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Paradoxes in a global world 2014

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Paradoxes in a global world 2014

  1. 1. 2014 Confederation of Danish Industry DI – Dansk Industri Leadership paradoxes in a global world Face contradictions and balance managerial tensions THINK GLOBALLY, ACT LOCALLY, PANIC INTERNALLY
  2. 2. Workshop objectives and goals Objectives: • Introduce paradox thinking as a framework for exploring and understanding organizational and managerial tensions • Expand managers’ tool box to deal more constructively with increasing complexity Goals: • Aid understanding of and ability to deal with divergent perspectives and disruptive experiences created by the complexity of organizational life • Provide a mindset and tools for identifying, making sense of, and managing paradoxes • Discuss leadership paradoxes in own context and gain new perspectives 2
  3. 3. Program 3 Andrea Straub-Bauer Bente Toftkær •Introduction •What is paradox? •3 levels of paradox •Paradox in own context I What is paradox? •Working through paradox •Paradox in own context II Understanding paradox? •Ways of dealing with paradox •Paradox in own context III Dealing with paradox?
  4. 4. 4 Think long-term Innovate Think global Collaborate Individual performance Decentralize Directive Deliver short-term results Improve efficiency Act local Compete Team excellence Standardize Democratic Global leadership requires balancing contradictory needs and requirements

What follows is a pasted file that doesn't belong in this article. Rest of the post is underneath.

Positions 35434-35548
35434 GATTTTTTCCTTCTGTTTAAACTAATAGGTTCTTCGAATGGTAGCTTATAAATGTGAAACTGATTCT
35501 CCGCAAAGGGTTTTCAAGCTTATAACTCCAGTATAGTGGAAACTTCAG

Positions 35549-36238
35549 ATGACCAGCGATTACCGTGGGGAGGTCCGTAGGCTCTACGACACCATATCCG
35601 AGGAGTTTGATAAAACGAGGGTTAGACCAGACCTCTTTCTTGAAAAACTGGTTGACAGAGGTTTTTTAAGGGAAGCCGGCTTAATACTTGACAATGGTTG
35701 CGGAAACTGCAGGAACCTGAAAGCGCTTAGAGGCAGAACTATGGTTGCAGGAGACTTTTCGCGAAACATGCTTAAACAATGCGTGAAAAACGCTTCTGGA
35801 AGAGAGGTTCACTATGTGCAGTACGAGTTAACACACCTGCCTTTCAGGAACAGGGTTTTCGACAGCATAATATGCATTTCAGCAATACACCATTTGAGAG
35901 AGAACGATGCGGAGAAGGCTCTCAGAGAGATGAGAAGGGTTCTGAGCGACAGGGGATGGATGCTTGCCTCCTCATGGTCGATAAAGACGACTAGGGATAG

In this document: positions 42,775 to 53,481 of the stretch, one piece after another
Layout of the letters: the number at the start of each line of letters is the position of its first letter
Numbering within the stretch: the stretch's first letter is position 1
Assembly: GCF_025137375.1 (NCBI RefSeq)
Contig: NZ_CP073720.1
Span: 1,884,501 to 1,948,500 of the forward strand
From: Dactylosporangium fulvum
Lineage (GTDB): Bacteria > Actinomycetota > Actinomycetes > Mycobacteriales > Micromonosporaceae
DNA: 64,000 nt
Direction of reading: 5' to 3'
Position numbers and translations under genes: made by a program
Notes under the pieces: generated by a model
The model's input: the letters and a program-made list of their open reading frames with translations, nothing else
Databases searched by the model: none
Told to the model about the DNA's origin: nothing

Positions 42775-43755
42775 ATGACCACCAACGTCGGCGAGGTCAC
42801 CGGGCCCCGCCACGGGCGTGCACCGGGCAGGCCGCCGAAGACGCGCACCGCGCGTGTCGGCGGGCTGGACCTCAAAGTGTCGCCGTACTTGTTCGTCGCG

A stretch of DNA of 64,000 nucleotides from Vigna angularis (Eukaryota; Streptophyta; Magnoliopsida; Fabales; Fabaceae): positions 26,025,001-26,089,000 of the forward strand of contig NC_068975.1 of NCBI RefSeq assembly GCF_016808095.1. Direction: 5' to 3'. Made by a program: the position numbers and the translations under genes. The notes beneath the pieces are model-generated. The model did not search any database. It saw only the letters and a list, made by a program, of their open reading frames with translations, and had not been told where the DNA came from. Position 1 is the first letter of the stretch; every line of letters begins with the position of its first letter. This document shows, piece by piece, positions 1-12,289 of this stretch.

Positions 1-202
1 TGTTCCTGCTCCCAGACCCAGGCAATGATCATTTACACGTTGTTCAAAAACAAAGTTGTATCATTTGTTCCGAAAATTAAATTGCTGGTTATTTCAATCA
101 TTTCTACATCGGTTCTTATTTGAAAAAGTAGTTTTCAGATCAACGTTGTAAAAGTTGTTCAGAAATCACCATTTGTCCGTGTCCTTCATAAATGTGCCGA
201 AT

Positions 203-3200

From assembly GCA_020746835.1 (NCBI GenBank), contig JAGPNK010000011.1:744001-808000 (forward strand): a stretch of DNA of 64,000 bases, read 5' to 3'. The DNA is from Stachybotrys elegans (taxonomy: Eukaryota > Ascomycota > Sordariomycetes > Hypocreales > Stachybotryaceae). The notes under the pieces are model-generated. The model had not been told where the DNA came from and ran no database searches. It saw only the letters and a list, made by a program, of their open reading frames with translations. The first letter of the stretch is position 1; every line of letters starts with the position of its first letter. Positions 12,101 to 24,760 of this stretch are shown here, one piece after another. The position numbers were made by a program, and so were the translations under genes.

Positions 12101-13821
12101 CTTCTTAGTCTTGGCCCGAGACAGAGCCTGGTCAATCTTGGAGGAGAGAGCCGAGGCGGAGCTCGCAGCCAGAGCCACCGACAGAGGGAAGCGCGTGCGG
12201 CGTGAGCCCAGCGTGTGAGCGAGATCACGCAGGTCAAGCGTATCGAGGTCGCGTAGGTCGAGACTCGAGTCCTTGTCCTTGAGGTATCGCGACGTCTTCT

5. 5. 5 John is the VP for Health and Safety of a globally operating technical equipment provider. He is in charge of rolling out corporate health and safety standards across the organization’s production facilities located in 10 different countries, incl. North and South America, Europe, and Asia. Aligning processes and procedures across Europe and the USA has been challenging, but nothing compared to the implementation of standardized procedures in Asia and South America. Time and time again, John experiences tensions created between HQs corporate CSR strategy and its global commitment to high safety standards and its low-cost production focus in emerging market locations. What is at stake here? What types of tensions can be identified? Global roll-out of corporate health and safety standards
  6. 6. Paradox – what is it? Paradox • Contradictory yet interrelated elements (dualities) that exist simultaneously and persist over time • a “both-and” situation between two or more contradictions where a synthesis or choice is not possible or necessarily desirable Dilemma • Competing choices, each with advantages and disadvantages • an “either-or” situation where one alternative must be selected over other attractive alternatives 6 A B
  7. 7. Paradox in own context I 7 Group activity: Discuss briefly what type of tensions or divergent pressures you experience in your organization right now. How does that affect you?